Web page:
In one study,22 teachers received 90 minutes of training on how to teach their students to summarize. The teachers were trained to provide direct instruction, which included explicitly describing the summarization strategy to students, modeling the strategy for students, having students practice summarizing and providing feedback, and encouraging students to monitor and check their work. Students completed five sessions (about 50 minutes each) of coaching, which began with them learning to summarize short paragraphs and slowly progressed to them using the strategy to take effective notes and ultimately to summarize a text chapter. Students who received coaching recalled more important points from a chapter as compared with students who were not coached. And other studies have also shown that training students to summarize can benefit student performance.
Nevertheless, the need for extensive training will make the use of this strategy less feasible in many contexts, and although summarizing can be an important skill in its own right, relying on it as a strategy to improve learning and comprehension may not be as effective as using other less-demanding strategies.
Keyword Mnemonic and Imagery for Text
Finally, the last two techniques involve mental imagery (i.e., developing internal images that elaborate on what one is studying). Students who are studying foreign-language vocabulary, for example, may use images to link words within a pair (e.g., for the pair "la dent–tooth," students may mentally picture a dentist (for "la dent") extracting an extra-large tooth). This strategy is called keyword mnemonic, because it involves developing a keyword to represent the foreign term (in this case, "dentist" for "la dent") that is then linked to the translation using mental imagery.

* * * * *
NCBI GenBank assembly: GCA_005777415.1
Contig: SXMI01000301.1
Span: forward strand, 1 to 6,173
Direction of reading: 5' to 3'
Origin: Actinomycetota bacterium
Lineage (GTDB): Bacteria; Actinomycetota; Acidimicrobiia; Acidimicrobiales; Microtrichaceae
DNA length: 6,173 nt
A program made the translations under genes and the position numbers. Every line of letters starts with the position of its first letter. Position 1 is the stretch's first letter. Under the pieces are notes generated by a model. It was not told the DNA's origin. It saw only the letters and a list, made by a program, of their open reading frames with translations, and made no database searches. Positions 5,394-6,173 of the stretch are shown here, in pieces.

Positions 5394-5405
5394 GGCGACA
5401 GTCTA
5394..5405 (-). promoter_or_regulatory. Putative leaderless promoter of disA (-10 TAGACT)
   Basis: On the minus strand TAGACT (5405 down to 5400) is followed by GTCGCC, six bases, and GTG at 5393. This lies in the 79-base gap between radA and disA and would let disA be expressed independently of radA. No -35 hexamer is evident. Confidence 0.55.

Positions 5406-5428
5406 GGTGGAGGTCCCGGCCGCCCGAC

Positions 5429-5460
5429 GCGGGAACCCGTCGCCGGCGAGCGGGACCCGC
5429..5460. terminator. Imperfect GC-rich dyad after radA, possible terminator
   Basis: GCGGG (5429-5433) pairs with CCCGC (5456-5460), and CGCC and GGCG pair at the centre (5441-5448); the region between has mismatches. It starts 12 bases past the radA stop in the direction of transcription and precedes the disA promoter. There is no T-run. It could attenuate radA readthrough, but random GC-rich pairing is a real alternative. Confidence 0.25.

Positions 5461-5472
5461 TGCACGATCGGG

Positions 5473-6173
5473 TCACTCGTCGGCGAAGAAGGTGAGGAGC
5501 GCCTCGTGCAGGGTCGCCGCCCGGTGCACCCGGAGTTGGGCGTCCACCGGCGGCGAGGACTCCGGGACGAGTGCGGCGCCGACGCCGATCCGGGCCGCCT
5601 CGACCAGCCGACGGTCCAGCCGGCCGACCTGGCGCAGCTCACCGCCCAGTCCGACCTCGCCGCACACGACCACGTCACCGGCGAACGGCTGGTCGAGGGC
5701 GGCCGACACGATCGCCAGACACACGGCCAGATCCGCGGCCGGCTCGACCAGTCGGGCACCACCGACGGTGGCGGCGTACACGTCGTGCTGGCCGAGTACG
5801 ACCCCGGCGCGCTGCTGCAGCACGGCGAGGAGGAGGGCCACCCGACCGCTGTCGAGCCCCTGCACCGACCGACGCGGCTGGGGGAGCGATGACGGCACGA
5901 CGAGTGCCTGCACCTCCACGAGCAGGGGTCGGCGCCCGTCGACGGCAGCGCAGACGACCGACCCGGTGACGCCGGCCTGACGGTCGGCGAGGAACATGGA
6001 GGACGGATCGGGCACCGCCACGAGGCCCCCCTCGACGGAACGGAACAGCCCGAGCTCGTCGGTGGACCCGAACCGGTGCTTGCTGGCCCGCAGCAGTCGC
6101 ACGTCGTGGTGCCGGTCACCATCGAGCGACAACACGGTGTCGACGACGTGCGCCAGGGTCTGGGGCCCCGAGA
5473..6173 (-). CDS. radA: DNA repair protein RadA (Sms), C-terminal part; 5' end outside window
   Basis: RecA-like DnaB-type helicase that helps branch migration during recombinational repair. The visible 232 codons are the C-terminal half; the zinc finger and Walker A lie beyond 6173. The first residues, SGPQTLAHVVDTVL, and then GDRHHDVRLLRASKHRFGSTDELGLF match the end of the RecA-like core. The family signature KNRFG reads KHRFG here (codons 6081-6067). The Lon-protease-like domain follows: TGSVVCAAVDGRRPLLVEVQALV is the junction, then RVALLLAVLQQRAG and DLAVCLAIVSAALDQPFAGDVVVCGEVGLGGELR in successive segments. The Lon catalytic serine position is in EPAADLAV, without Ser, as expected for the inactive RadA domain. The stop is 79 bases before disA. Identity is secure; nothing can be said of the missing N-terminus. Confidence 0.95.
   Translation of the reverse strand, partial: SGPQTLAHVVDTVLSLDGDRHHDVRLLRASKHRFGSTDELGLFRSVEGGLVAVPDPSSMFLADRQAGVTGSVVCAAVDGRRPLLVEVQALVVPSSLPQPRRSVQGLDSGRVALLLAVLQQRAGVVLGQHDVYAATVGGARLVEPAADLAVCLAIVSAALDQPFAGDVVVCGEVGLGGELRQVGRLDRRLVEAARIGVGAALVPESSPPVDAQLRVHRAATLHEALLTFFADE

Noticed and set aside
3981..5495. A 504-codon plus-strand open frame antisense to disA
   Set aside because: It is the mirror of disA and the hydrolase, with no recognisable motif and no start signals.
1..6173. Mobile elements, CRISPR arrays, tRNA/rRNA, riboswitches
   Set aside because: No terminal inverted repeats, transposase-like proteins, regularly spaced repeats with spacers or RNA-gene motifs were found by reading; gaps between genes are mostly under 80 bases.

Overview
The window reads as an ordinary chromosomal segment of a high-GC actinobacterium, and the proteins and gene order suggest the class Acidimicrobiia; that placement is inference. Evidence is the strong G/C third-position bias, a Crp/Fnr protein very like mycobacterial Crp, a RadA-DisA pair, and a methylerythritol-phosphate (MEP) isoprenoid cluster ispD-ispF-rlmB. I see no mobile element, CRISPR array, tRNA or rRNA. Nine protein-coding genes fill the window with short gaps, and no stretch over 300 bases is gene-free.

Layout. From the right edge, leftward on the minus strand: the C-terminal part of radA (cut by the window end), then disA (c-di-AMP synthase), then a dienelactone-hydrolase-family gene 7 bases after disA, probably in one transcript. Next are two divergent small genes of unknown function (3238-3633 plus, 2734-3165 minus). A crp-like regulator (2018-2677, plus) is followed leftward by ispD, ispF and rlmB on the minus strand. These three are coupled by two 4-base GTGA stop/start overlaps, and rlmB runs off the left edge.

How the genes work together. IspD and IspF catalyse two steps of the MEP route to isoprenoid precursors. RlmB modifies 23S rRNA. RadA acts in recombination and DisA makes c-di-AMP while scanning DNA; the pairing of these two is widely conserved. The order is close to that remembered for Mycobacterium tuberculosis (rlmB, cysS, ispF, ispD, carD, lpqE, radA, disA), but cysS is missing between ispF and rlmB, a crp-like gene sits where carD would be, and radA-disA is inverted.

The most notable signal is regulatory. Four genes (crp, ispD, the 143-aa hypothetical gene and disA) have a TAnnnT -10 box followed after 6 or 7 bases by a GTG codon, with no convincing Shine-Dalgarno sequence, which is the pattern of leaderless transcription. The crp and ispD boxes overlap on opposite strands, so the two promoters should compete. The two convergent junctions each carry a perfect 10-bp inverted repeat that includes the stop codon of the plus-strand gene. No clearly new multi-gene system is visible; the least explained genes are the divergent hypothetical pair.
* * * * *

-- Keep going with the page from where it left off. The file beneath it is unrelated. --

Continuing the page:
Imagery can also be used with more complex text materials as well. For instance, students can develop mental images of the content as they read, such as trying to imagine the sequence of processes in photosynthesis or the moving parts of an engine. This strategy is called imagery for text.
Mental imagery does increase retention of the material being studied, especially when students are tested soon after studying. However, research has shown that the benefits of imagery can be short-lived,23 and the strategy itself is not widely applicable. Concerning the latter, younger students may have difficulties generating images for complex materials, and for that matter, much content in school is not imagery friendly, such as when the ideas are abstract or the content is complex enough that it cannot be easily imagined. Certainly, for students who enjoy using imagery and for materials that afford its use, it likely will not hurt (and may even improve) learning. But as compared with some of the better strategies, the benefits of imagery are relatively limited.
* * *
Using learning strategies can increase student understanding and achievement. For some ideas on how the best strategies can be used, see the box "Tips for Using Effective Learning Strategies" (above right). Of course, all strategies are not created equal. As shown in Table 1 (below), while some strategies are broadly applicable and effective, such as practice testing and distributed practice, others do not provide much—if any—bang for the buck. Importantly, even the best strategies will only be effective if students are motivated to use them correctly, and even then, the strategies will not solve many of the problems that hamper student progress and success. With these caveats in mind, the age-old adage about teaching people to fish (versus just giving them a fish) applies here: teaching students content may help them succeed in any given class, but teaching them how to guide their learning of content using effective strategies will allow them to successfully learn throughout their lifetime.